Malaysia Malacca Strait Flight 370 Missing
Military officer Ngo Ngoc Dong looks at a map showing the path of the Vietnam Air Force search and rescue aircraft during a mission to find Malaysia Airlines flight MH370 Reuters

Malaysia's air force has rejected claims that the military had tracked the missing Malaysia Airlines plane to the Strait of Malacca before it disappeared.

Media reports suggested that the aircraft was last seen above the Strait of Malacca over an hour after it disappeared from air traffic control screens, with an unnamed military official allegedly telling Reuters that the plane "changed course after Kota Bharu and took a lower altitude. It made into the Malacca Strait".

However, the Malaysian air force chief Rodzali Daud has moved to distance himself and the air force from these reports.

"I wish to state that I did not make any such statements," said Rodzali Daud in a statement.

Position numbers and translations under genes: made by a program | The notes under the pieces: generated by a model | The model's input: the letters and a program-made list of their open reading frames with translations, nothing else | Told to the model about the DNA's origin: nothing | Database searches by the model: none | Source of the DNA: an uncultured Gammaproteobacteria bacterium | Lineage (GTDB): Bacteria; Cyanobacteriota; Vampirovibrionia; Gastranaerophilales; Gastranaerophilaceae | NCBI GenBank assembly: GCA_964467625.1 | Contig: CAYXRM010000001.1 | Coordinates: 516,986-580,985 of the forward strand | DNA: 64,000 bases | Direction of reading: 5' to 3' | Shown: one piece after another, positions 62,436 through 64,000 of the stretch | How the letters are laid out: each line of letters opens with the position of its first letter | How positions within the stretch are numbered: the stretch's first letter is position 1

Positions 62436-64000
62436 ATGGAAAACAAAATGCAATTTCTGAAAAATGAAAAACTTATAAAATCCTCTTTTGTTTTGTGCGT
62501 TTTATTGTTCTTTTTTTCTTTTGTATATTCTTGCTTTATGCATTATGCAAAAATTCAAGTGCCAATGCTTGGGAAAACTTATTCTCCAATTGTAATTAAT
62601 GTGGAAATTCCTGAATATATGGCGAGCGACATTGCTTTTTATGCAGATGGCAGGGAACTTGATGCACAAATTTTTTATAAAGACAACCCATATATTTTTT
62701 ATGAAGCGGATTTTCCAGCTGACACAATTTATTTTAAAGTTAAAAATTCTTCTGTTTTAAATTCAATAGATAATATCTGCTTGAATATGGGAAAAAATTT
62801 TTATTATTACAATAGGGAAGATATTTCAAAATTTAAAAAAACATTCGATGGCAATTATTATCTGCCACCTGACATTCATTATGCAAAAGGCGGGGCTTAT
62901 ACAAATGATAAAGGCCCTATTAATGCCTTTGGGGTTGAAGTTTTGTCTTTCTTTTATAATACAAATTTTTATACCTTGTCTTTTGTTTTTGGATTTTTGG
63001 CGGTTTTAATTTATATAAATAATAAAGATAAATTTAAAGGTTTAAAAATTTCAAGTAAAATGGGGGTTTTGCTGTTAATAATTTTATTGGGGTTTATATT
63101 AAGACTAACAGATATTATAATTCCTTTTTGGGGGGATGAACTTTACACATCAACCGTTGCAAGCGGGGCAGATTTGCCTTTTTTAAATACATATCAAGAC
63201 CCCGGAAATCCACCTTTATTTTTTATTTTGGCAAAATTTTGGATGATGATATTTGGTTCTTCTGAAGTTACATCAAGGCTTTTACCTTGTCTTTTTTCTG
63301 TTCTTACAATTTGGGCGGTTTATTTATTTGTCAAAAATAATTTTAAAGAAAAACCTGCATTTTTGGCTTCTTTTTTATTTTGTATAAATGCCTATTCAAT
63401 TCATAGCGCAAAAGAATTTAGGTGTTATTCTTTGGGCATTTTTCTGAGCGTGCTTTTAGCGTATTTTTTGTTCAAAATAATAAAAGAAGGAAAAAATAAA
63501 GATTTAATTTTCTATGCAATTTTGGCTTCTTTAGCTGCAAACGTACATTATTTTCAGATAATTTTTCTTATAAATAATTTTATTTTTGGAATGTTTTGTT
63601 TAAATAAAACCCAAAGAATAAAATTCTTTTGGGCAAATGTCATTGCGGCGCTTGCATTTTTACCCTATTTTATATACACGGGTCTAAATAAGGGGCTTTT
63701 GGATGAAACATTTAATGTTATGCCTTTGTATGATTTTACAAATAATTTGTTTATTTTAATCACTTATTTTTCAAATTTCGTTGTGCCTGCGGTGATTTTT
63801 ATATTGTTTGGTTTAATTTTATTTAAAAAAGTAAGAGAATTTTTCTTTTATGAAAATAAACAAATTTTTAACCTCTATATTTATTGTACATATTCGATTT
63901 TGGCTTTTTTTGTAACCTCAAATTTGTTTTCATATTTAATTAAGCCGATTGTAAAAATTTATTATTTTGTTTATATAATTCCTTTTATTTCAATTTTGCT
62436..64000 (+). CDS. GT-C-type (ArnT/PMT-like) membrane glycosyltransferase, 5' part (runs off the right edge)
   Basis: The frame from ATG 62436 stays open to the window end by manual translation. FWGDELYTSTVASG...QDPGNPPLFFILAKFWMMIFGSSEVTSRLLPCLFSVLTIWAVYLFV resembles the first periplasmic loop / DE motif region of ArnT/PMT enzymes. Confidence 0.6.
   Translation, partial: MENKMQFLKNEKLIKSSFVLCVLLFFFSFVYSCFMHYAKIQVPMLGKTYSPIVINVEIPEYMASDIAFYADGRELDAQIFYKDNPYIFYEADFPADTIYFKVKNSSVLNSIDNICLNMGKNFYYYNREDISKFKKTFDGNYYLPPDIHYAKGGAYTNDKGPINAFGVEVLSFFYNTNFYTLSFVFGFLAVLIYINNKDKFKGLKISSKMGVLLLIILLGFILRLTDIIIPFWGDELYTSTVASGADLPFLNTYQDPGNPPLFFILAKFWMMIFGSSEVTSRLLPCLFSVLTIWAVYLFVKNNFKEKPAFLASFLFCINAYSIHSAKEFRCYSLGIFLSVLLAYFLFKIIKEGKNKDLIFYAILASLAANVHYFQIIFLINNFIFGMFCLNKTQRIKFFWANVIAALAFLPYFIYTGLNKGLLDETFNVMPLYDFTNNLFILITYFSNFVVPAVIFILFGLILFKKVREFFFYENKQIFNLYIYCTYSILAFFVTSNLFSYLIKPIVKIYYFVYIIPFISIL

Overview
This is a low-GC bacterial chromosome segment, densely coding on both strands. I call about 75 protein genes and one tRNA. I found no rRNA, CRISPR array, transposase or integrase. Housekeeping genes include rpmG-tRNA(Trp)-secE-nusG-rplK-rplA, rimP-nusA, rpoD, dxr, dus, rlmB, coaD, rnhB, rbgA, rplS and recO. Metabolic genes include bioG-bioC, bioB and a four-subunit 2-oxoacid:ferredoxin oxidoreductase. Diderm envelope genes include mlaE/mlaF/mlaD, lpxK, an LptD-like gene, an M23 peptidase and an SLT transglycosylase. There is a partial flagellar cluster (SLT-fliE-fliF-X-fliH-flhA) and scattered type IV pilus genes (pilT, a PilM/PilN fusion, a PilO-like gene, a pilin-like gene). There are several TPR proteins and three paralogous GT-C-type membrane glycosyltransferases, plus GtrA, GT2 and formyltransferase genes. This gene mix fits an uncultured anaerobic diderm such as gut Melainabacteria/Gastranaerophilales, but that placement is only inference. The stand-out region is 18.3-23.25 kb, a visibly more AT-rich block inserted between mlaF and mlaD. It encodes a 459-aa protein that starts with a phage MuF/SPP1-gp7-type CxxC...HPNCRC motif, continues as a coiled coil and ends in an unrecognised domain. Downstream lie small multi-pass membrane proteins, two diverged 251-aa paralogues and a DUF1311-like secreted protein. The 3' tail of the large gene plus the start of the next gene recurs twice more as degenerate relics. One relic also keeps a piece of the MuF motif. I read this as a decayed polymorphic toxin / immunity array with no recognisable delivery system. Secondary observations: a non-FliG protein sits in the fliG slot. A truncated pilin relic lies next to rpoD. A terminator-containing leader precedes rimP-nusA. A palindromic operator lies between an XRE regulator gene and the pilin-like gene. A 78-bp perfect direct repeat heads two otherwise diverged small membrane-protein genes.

A local newspaper, Berita Harian, quoted Daud as claiming that a military radar had detected the plane near the northern approach to the strait, but Reuters now reports that Daud denies any such assertion.

The Strait of Malacca is one of the busiest shipping channels in the world and runs along Malaysia's west coast.

Vietnam has partially suspended its search and rescue measures to find the missing Malaysia Airlines jet MH370, frustrated over an alleged lack of response from Malaysian authorities.

Scaling back the operations, Vietnam has said it will call back ships which are deployed for search activities.

"We've decided to temporarily suspend some search and rescue activities, pending information from Malaysia," Vietnam's deputy transport minister Pham Quy Tieu, who is leading the search operations, told reporters.

The Kuala Lumpur-Beijing flight, with 239 people aboard, remains elusive more than 90 hours after losing contact and no clues have so far been found to trace the jetliner or its debris.